Finally a week with some new music from this year! After a slow period it seems that new releases are starting to pick up again, just in time for Spring. Or maybe I should say that new releases that have any interest to me are on the increase. There has been an endless supply of new albums over the past few months, but a quick preview of many of them had left me uninterested. With the rise of easy distribution, there seems to be a massive amount of disposable albums washing through the world and I simply lack the time or patience to sift through them. So needless to say I was glad to see some things lately that spoke to me. There are also some older albums on here that I'm just getting around to reviewing, making for a nice mix of genres and tastes. Enjoy.
The War on Drugs - Lost in the Dream: Though it only came out last week, I've been reading great things about the new album from the Philadelphia indie rock band. I enjoyed their debut album back in 2008, but never got around to listening to their next two, so I figured it was about time to jump in for their fourth. While their earlier work felt a little too close Bruce Springsteen for my taste, this one takes on more of a alt country vibe and echoes the easy groove of Kurt Vile's last album. "Suffering," "An Ocean Between the Waves," and "Eyes to the Wind" are standout tracks.
The Horrors - Luminous: Due out in May, this is the London indie band's fourth album, and first since 2011. Long gone are the garage punk days of their debut, having since been replaced with a neo-psychedelic shoegaze sound which continues to permeate through this record. Much like their last one, this is a lush album that soars through a beautiful soundscape. Though it keeps a pretty mellow vibe throughout, it has enough deviations to keep it interesting and prevent it from ever feeling boring. "So Now You Know," "Jealous Sun," and "I See You" are my personal favorites on a record that consistently delivers.
Papercuts - Life Among the Savages: It's been three years since the San Fran indie rock band last released an album, but this new record will drop in May, and it's quite good. I loved their 2009 album You Can Have What You Want, but felt letdown by 2011's Fading Parade. Here they return to a wonderful dream pop sound that falls somewhere between shoegaze and indie pop. It's catchy, but also a little fuzzy, and always beautiful. "Still Knocking at the Door," and the title track are among my favorites.
The Legendary Pink Dots - Live '89 Volume 2: Over the past several years the adored London experimental psychedelic band has been releasing live albums from the past. This is the latest addition, and it's brilliant. Though highly recommended to me by friends whose opinions I value, I never invested much time in the Pink Dots, but that is going to change. Their music is almost impossible to pin down into a genre, spanning prog, post punk, and psychedelic rock to create something entirely different and extraordinarily interesting. There's a darkness that hovers over this record, making it feel like a nightmare version of early Pink Floyd albums or a weirder version of Television Personalities. Either way, it's wonderful. It's rare that I hear things that feel completely new to me, so I'll enjoy it while it lasts.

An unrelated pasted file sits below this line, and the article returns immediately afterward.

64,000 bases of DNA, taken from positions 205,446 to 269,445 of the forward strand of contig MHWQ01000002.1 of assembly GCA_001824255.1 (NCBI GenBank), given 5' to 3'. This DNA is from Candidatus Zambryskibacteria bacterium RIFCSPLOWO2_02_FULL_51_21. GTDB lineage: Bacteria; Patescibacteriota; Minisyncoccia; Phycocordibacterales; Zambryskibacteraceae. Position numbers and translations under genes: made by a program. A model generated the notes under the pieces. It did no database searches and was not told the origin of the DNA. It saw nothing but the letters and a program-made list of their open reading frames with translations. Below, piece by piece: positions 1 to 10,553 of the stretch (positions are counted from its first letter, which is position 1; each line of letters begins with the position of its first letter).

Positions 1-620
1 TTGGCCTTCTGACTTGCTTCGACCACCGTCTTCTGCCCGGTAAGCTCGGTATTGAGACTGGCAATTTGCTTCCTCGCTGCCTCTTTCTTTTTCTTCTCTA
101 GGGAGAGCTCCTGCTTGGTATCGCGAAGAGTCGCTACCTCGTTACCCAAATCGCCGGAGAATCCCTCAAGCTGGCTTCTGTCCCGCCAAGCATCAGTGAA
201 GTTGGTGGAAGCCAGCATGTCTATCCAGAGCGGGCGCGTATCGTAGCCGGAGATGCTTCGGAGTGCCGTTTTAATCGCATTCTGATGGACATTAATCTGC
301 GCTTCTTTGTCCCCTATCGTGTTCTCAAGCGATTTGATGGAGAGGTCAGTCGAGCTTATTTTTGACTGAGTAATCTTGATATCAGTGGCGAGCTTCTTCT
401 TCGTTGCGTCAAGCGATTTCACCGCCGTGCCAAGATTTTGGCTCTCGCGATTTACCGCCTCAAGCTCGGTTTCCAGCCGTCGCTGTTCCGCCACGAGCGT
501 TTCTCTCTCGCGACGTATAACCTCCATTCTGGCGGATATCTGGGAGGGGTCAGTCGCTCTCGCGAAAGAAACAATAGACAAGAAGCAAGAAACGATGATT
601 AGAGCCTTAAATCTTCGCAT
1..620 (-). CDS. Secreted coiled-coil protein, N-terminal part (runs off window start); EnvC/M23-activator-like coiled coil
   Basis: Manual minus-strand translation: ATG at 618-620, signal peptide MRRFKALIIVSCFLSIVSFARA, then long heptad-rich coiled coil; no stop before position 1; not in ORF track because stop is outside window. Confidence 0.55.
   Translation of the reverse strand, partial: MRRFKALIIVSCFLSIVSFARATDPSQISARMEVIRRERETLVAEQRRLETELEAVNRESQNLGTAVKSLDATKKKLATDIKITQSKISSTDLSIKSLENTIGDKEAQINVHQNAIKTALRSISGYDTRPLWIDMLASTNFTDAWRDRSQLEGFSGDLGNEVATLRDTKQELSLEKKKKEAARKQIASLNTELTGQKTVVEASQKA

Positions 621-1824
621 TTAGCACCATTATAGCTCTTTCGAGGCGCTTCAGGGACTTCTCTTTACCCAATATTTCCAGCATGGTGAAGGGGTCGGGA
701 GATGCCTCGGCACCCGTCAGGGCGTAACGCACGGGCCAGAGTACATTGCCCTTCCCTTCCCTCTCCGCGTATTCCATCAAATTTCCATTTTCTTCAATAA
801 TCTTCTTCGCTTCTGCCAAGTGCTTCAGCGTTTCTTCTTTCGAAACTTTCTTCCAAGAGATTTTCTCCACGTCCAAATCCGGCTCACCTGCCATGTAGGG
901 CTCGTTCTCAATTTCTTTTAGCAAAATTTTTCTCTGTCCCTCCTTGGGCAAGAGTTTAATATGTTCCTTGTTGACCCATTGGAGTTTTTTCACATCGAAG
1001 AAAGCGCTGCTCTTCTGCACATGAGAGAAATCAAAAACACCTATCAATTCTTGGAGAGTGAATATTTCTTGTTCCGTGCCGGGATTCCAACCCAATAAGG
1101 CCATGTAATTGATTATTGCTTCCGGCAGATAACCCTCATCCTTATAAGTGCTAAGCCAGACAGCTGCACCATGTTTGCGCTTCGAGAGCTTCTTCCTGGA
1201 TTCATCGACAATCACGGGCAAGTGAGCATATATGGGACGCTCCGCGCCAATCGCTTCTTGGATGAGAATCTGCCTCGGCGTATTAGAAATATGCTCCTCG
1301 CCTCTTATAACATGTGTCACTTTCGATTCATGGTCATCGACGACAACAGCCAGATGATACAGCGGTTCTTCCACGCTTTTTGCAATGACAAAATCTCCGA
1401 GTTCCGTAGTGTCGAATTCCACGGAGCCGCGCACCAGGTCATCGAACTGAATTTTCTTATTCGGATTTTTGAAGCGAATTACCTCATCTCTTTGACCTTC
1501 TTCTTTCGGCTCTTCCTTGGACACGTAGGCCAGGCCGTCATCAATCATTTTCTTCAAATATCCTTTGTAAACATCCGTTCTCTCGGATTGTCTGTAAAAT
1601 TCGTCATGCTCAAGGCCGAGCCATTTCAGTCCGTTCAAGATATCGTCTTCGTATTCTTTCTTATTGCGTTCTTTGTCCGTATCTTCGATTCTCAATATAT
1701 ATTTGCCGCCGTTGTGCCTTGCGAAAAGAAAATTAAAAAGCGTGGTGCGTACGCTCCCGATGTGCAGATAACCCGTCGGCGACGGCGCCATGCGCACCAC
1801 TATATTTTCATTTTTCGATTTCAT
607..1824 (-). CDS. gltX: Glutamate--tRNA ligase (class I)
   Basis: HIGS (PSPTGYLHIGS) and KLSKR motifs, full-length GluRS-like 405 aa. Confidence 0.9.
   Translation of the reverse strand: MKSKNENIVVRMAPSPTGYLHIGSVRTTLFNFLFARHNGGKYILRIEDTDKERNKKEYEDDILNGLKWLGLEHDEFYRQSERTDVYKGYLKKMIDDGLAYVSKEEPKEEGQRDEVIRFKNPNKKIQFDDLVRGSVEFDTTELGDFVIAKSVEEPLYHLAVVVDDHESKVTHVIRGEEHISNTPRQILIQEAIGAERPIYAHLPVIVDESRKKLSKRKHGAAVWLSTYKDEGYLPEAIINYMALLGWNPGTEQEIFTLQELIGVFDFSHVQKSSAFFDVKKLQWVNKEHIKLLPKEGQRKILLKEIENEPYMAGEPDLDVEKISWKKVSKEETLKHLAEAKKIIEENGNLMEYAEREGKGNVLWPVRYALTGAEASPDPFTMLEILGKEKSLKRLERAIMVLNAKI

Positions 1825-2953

Motorpsycho - Behind the Sun: The Norwegian psychedelic prog rock band released their 18th album a few weeks ago. Musically, the band hits all the right notes, balancing heavy stoner riffs with more symphonic wanderings. But vocally the album varies from song to song. On the heavier stuff, they are pretty top-notch, but when they try to go softer, the vocals are far weaker than the music and sometimes drag the songs down with them. This is definitely one of those "pick-and-choose" albums where only a handful of songs are worth keeping in rotation, among them "On a Plate" and "Ghost." A solid okay, but not a must-have.
Elvis - Hot August Night: Recently re-released, this is the Midnight show from Elvis's Las Vegas return in 1969. It was previously released as As Shook Up. These concerts are considered legendary by fans, mostly because of Elvis' stage energy and playful banter. But that very same quality is what makes this album less than stellar. Between every song, Elvis is panting to catch his breath and talks insistently, which normally I enjoy, but on this record I find his banter to be rather annoying. That said, there are moments of pure genius on here, especially on "Runaway," "All Shook Up" and "Suspicious Minds."
Janove Ottesen - Francis' Lonely Nights: Released back in 2004, just as his band Kaizers Orchestra was making waves in their native Norway, this is the lead singer's only solo record. One place where most solo albums go wrong is that they end up being a lesser version of the band's output. Janove wisely avoids this pitfall by not attempting to sound like the band. Perhaps the most obvious difference is that he sings in English on this album, but beyond that, it's completely void of the Dark Cabaret influences of Kaizers Orchestra. With the exception of the first three tracks which feel like a stab at BritPop, the album takes on a more subdued singer songwriter mood, comparable to other Scandinavian acts like Sivert Hoyem and Johnossi. It's not without its flaws, but once it gets going, it's a pretty damn fine record. "Forget About Me," "Go Tell Her," and "Down to the Vertigans" are standout tracks, but "Neighbour Boy" is the really remarkable song on here.